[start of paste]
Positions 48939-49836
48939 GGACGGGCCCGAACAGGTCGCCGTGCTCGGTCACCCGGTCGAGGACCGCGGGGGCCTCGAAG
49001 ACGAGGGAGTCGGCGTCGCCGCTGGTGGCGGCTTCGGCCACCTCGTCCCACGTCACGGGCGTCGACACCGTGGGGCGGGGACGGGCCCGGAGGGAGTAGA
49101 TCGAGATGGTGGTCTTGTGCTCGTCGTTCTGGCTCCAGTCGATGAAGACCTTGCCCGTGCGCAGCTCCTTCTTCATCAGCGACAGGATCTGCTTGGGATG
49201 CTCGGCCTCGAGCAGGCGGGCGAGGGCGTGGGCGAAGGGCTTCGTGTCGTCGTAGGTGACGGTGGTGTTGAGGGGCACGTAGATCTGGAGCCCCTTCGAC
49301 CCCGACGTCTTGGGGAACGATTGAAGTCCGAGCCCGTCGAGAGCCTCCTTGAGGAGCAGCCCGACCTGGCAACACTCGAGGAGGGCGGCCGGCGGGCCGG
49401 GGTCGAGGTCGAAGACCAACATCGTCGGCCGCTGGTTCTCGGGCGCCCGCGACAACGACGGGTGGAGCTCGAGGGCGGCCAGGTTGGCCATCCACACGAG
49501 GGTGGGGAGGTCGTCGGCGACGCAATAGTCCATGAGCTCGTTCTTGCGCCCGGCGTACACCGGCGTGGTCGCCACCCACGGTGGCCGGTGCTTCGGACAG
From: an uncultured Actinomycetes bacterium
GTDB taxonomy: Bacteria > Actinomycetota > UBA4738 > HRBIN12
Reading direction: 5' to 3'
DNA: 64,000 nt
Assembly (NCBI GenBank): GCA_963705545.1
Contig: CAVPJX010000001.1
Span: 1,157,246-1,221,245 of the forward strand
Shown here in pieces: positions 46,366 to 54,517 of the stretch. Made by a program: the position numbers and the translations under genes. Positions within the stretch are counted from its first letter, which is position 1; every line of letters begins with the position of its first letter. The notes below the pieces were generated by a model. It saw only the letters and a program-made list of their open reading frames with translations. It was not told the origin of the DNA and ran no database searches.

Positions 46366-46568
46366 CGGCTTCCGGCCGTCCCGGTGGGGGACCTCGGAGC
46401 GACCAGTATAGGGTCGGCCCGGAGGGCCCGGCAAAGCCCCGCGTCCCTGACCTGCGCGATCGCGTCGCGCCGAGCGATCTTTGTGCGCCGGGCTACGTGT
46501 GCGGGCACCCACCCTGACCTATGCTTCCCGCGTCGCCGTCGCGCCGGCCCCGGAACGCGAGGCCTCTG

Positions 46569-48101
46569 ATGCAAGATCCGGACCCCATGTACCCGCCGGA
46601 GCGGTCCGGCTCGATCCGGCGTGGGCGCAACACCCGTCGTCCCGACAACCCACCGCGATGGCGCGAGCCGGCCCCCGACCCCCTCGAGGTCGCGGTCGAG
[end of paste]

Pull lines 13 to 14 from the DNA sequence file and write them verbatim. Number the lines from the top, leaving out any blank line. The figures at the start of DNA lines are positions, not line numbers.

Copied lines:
Assembly (NCBI GenBank): GCA_963705545.1
Contig: CAVPJX010000001.1